They are stealing our jobs. They are driving down our wages. They are bringing crime, drugs, and disease into our neighborhoods. They are not paying taxes.
Due to recent events in today’s society, the first thing that enters our minds when we hear these phrases are often the immigrants found here in the United States, both legal and illegal.
Our media has portrayed these individuals in such a negative and detrimental light that we often begin to associate them with such harsh and rash stereotypes as those. They are put into boxes as a mass and referred to as numbers and statistics. But they aren’t numbers.
They aren’t statistics. They are people. Individuals, you and me alike. Too often we as an American public tend to focus so hard on the effects we believe they elicit once they have entered our country that we forget to ask one of the most important questions; why they chose to come here.
What drove them to leave their homes, their families, their friends, their jobs, their lives all behind only to move into a completely new and foreign environment?
The thing that never ceases to amaze me is that there is no one answer to this question. Each person has a unique story as to why he or she longed to come to America. I find that I often ask myself the same question: Why me? Why was I so fortunate to be born here in the United States as I was?
I didn’t choose where I would be born, and I certainly didn’t do anything to deserve or to earn the privilege to be here. And yet I find myself living in a nice home surrounded by a beautiful family, with the opportunity for a great education and the chance to choose any career path.
But there are people all around the world just like me, who dream just as big, and who work just as hard if not extraordinarily harder. They weren’t given the same chance I was given to follow their dreams, to live in safety, to endow the right to life, liberty, and the pursuit of happiness, the chance to be accepted all because of where they happened to be born.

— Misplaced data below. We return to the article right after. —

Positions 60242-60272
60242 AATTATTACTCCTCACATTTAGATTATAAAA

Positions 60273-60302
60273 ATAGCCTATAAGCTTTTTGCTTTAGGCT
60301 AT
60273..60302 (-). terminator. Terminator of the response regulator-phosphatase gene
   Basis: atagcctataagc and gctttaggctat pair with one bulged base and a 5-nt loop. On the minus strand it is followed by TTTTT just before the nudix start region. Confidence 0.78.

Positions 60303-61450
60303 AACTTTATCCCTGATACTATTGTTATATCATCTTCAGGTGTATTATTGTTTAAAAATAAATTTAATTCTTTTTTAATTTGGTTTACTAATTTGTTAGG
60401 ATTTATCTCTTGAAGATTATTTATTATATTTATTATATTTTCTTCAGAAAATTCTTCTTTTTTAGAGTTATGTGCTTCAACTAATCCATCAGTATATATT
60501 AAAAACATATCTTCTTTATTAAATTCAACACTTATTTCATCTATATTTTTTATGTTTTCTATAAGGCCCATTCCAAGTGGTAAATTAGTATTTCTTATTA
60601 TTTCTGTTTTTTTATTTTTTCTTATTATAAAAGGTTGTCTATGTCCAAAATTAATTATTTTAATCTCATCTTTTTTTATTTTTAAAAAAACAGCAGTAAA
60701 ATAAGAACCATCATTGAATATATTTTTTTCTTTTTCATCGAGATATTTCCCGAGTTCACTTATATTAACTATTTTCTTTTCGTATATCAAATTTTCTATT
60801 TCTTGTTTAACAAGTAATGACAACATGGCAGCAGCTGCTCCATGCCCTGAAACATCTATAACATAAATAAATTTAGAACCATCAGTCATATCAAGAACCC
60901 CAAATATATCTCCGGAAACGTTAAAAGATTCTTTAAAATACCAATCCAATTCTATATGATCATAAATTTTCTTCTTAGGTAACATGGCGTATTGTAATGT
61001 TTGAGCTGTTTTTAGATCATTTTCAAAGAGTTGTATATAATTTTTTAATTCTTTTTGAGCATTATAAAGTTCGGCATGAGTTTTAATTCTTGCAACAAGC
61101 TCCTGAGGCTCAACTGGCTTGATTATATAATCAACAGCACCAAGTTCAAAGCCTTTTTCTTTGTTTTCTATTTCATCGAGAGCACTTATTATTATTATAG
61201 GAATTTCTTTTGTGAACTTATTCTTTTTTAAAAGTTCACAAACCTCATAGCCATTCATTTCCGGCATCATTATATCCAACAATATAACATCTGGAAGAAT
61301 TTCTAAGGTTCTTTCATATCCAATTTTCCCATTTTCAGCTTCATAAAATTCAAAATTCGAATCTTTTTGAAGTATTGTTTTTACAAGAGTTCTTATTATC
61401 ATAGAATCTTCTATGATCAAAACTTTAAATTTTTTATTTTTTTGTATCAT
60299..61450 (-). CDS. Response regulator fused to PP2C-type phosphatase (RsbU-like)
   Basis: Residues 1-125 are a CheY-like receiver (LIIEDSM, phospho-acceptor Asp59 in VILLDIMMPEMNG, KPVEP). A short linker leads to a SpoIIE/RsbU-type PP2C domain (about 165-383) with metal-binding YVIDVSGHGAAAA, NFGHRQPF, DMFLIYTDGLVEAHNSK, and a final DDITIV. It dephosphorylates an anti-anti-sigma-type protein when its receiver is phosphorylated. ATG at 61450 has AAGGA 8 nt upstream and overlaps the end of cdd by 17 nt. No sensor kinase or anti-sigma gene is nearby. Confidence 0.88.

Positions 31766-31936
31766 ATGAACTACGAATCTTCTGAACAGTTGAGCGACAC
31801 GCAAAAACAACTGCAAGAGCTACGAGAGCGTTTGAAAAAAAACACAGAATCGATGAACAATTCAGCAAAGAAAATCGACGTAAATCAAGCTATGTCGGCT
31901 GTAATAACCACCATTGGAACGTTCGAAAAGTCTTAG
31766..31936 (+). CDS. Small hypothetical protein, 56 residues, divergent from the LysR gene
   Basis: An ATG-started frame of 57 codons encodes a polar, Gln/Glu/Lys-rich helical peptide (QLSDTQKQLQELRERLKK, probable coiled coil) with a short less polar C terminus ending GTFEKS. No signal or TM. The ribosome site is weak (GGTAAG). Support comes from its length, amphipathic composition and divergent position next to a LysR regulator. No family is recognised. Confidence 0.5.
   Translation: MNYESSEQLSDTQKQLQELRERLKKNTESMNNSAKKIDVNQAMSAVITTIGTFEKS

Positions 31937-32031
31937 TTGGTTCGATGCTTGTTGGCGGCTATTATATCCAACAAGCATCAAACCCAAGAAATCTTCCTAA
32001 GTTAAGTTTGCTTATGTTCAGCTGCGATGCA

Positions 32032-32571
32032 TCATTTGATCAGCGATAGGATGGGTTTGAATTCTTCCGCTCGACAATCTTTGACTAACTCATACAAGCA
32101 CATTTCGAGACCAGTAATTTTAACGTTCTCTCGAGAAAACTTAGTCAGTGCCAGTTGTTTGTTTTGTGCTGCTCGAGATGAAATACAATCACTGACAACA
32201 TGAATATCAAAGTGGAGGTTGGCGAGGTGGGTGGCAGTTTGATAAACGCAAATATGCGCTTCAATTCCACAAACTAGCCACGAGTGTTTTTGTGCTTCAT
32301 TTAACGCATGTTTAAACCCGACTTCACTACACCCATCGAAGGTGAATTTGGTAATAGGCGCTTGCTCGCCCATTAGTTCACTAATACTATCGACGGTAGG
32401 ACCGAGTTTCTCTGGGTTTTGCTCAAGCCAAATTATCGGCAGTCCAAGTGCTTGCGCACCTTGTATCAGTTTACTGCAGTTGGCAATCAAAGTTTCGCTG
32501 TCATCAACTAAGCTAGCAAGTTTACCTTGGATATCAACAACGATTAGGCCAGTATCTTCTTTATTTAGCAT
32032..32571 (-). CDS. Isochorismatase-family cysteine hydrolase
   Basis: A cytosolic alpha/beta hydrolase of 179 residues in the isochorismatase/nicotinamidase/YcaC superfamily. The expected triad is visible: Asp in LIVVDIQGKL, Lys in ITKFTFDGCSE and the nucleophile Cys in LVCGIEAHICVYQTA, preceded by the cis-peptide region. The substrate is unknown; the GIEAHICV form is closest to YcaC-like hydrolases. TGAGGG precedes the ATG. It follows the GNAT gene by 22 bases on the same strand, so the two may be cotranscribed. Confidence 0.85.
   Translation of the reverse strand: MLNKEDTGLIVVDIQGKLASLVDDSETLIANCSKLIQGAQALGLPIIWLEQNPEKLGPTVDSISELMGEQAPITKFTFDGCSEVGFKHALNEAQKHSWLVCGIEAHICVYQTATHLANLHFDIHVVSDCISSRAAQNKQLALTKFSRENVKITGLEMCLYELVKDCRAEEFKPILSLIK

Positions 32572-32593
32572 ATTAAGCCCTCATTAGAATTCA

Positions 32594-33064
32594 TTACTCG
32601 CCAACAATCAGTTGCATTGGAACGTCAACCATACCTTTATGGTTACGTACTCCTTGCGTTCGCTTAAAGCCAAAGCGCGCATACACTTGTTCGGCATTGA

Some were born into a country where there is war. Others where there is poverty, where they are discriminated against, or where crime is so unbearable that they don’t feel safe in their own homes, with their own families, or with their own police system.
And I ask myself, what if I hadn’t been so lucky?
What if instead I was born into one of these countries and I faced the same problems they face every single day?
Wouldn’t I want to leave that place?
Wouldn’t I be in search of something as great as the American Dream that according to James Trueslow Adams, is the “dream of a land in which life should be better and richer and fuller for everyone, with opportunity for each according to ability or achievement”?
Therefore, I ask that before we decide to label these individuals according to their stereotypes, we first take the time to listen to their stories, understand their struggles, because I can assure you that the majority of them are not here to bring crime, drugs, disease, violence or terrorism. They are here to escape all of that.
When I was a little girl, my mother used to tell me, “Home is where the heart is. It’s not where you were born or even where you’ve lived the majority of your life. It’s where you feel the most safe, the most comfortable, the most loved.”
For many of these individuals, their heart is here in America. This is their home. This is our home. We are all one race, that is the human race.
Nicole Garza is a student at Central High School. She delivered this speech Feb. 5 at the 35th annual Fresno County Academic Decathlon. She received a standing ovation from the audience.